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PNS Daily Newscast - April 20, 2018 


The DOJ delivers the Comey memos to congress. Also on our rundown: more evidence that the rent is too, damn, high; Marathon County braces for sulfide mining; and the focus on recycling this weekend for Earth Day in North Dakota.

Daily Newscasts

Could Trump's Climate Policy Hurt U.S. Standing in the World?

As the Trump administration pulls back on fighting climate change, national security experts say that puts the U.S. and its military at greater risk. (Expert Infantry/Flickr)
As the Trump administration pulls back on fighting climate change, national security experts say that puts the U.S. and its military at greater risk. (Expert Infantry/Flickr)
April 7, 2017

SEATTLE – An expert on national security is condemning efforts by the Trump administration to reverse Obama-era climate-change policy. Citing a desire to protect coal-industry jobs, one recent Trump executive order starts repeal of the Clean Power Plan, which limited emissions at coal-fired power plants.

Retired Marine Brigadier General Stephen Cheney, now CEO of the American Security Project, says this retrenchment in the battle against climate change is counterproductive. He notes that bases such as Norfolk Naval Station in Virginia and Diego Garcia in the Indian Ocean already are losing ground to the sea.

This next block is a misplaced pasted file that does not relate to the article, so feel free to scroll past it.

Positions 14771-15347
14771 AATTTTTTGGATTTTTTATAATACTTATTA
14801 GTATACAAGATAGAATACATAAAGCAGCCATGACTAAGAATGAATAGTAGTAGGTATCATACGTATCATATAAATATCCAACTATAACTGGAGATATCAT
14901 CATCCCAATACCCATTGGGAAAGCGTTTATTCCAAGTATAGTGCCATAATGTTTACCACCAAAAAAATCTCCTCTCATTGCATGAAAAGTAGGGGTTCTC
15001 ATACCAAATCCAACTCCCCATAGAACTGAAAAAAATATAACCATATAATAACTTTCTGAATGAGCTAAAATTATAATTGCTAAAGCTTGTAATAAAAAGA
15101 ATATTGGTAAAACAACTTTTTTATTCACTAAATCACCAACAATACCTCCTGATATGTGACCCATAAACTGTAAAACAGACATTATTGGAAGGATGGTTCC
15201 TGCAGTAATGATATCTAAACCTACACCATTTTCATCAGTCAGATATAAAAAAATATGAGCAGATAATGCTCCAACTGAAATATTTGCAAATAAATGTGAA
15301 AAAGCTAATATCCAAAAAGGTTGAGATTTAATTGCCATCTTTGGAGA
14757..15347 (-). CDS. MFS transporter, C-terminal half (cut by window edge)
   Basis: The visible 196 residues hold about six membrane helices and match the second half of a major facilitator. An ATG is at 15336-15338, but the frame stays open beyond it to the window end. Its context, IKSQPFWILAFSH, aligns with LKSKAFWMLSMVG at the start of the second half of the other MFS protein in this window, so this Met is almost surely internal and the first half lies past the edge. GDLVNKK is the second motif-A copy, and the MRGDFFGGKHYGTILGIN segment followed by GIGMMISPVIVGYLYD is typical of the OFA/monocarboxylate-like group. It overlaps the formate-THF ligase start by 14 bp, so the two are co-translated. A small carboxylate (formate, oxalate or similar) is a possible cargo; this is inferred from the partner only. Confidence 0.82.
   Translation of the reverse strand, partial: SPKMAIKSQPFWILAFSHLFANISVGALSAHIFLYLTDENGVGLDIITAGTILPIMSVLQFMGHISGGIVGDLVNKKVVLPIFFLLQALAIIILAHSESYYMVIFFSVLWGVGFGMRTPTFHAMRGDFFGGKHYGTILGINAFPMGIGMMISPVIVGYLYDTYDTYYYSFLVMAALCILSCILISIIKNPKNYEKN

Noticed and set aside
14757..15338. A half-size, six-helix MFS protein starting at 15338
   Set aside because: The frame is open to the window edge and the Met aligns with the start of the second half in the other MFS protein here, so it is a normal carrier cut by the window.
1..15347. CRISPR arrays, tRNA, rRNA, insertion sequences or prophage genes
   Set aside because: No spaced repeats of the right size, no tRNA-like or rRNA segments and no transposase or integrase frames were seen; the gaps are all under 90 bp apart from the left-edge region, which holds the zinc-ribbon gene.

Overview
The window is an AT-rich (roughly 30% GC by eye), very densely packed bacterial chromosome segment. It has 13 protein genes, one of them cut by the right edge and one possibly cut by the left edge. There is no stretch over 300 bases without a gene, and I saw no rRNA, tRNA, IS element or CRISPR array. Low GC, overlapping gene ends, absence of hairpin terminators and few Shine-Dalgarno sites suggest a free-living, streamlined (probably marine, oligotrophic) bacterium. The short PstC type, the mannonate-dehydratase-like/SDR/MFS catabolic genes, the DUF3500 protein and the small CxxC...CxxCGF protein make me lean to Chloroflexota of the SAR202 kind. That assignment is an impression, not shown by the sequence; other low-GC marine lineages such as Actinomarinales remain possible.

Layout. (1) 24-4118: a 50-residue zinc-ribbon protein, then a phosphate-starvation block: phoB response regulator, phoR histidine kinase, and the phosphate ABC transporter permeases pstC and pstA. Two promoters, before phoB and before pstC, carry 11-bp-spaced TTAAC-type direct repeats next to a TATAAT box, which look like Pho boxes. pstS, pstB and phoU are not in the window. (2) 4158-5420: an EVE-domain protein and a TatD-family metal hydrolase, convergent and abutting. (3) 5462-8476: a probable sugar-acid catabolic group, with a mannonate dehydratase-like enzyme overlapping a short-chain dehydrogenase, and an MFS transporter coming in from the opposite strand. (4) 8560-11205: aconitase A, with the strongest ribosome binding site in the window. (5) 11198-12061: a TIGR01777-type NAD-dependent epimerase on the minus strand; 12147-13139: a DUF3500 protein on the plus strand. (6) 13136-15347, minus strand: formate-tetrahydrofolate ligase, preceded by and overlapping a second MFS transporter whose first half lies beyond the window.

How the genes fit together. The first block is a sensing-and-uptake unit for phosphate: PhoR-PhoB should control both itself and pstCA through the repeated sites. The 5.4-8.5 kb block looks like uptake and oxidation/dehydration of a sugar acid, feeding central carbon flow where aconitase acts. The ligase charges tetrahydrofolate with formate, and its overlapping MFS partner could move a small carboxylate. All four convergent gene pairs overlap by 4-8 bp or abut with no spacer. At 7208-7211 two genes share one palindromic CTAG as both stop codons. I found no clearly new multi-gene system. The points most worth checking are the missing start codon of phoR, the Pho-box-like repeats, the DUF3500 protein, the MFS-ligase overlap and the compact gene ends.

"Military services have to plan for this and survive," he said. "So yes, the military's on the forefront of it, because it's a daily, ongoing, they-can-see-it occurrence; whereas others perhaps have the attitude, 'Not in my backyard, so I don't have to worry about it.'"

Cheney says climate change threatens national security by acting as a "force multiplier" - extreme weather causes floods, wildfires or drought, which in turn lead to food and water shortages. He cites massive migrations in Syria and Nigeria caused by drought as recent examples, setting the stage for unrest.

Gov. Jay Inslee and other West Coast governors say their states remain committed to reducing emissions and fighting global warming.

President Trump also lifted a rule that required national-security decision makers to plan for climate change. But General Cheney says he's optimistic that the Secretary of Defense will still take the matter seriously.

"Jim Mattis, a retired Marine general in the Department of Defense, has recognized that climate change is man-made, that it's a problem and it's a threat to our stability," he explained. "We feel fairly confident that at least he'll include it in his national-security plans, but I'm not sure about Department of State and Department of Homeland Security."

Trump has said he would like to "cancel" the Paris Accords on Climate Change, but hasn't pulled out of the treaty thus far. Cheney argues that doing so would effectively hand over the U.S. leadership role to countries like Russia and China that have pledged to uphold the treaty.

Eric Tegethoff, Public News Service - WA